his wife, Marudmati, performed a penance to Shiva to beget a son. Shiva
appeared before them and gave them the choice of either a gifted son,
but with a short life on earth or a child of low intelligence but with
a long life. Mrikandu Rishi chose the former, and Markandeya was born.
He was an exemplary son, ordained to die at the age of 16.
Markandeya was a
great devotee of Shiva and on the day of his supposed death, he
continued unruffled with his worship of Shiva in the form of the
Shivalinga. Yama's messengers tried to claim him, but were unable to do
himself came to take Markandeya's life away. He wound his noose around
the young boy's neck. The noose landed around the Shivalingam by error.
Out of it sprang Lord Shiva, in all his fury, attacking Yama for his
aggression. Shiva defeated Yama to the point of death and then revived
him, under the condition that his bhakta, Markandeya, would live
forever. Shiva, hence, is also referred to as Kaalakalaya, meaning 'the
one who brought death, to death himself'.
A popular tale from
the Bhagavata Purana shows how Yama was also under the control of
Vishnu. There was a time when the entire earth was about to be engulfed
by water. Markandeya prayed to Lord Vishnu. The Lord appeared in the
form of a child floating on a leaf, and declared to the sage that he
was Time and Death. He requested Markandeya to enter into his mouth and
save himself from the surging water. Inside the gigantic stomach,
Markandeya discovered all the worlds, the seven regions, the seven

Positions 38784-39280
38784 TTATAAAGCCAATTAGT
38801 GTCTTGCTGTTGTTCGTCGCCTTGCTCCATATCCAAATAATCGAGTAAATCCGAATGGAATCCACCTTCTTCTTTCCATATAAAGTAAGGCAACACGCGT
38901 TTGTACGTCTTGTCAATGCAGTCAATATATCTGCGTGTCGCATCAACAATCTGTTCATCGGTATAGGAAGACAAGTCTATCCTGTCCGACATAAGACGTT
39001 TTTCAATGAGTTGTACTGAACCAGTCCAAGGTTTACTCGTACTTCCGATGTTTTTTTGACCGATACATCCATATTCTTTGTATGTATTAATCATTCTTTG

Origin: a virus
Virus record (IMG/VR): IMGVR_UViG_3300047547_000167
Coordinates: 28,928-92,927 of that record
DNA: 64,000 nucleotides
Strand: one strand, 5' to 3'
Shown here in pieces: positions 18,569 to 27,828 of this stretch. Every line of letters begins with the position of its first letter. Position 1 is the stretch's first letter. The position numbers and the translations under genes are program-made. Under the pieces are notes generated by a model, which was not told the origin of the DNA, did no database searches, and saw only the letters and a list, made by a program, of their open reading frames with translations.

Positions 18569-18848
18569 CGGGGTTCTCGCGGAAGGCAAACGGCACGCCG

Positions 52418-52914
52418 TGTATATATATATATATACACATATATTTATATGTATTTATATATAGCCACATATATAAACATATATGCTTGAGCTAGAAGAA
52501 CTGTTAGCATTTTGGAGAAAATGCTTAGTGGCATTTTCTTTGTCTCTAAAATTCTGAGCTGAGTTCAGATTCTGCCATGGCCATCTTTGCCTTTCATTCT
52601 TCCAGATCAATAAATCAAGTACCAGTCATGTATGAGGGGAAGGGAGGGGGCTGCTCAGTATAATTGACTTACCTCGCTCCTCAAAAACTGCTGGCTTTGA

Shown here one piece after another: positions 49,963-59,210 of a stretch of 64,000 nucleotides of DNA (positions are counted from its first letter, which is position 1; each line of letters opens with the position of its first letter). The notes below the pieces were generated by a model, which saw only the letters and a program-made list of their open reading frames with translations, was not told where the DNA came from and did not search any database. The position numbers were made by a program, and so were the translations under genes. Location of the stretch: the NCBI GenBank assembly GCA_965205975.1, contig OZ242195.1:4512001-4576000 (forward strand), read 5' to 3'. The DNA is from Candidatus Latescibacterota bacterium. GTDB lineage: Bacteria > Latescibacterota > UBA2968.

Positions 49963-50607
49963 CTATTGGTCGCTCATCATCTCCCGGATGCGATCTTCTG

oceans and all living beings.
Not knowing what to
do, Markandeya prayed to Vishnu. He immediately came out of the child's
mouth and Vishnu now appeared before him and blessed him. The legend
goes on to state that the sage spent a thousand years with Vishnu and
also composed the Bala Mukundashtakam on the Lord.
The concept of Yama exists in many other cultures of the world too. Buddhists also consider Yama as one of the major Gods. Yama is also a fundamental part of Iranian, Javanese, Chinese and Japanese mythology, though he has different functions to perform in different religions of the world.
TALES OF NARADA
Narada or Narada
Muni, as he is also called, is a divine sage in Vaishnavism, who
features as a central character in many Puranas and the Ramayana as
well. Narada is depicted as a wandering mendicant, who has the unique
ability to easily visit distant worlds or planets. He carries his Veena
(musical instrument) known as the Mahati. This he uses as accompaniment
when he sings prayers and mantras in the name of his Lord, Sri Maha
The Vedas describe
Narada as a saintly traveler who is so devoted to his Lord, that he
sometimes expands so much bodily, that he ends up breaking the sacred
thread on his body. Such is his bhakti that it fills and suffuses him
The word, "Naara"
means "knowledge" and "da" means "giver". So the name, Narada, aptly
signifies the sage's function as the one who spreads knowledge among
people. The Vaishnavaites tradition hold him in great reverence for his
chanting the names Hari and Narayana, as also his propagating bhakti
yoga as an easy way to attain God's grace. Sage Narada has himself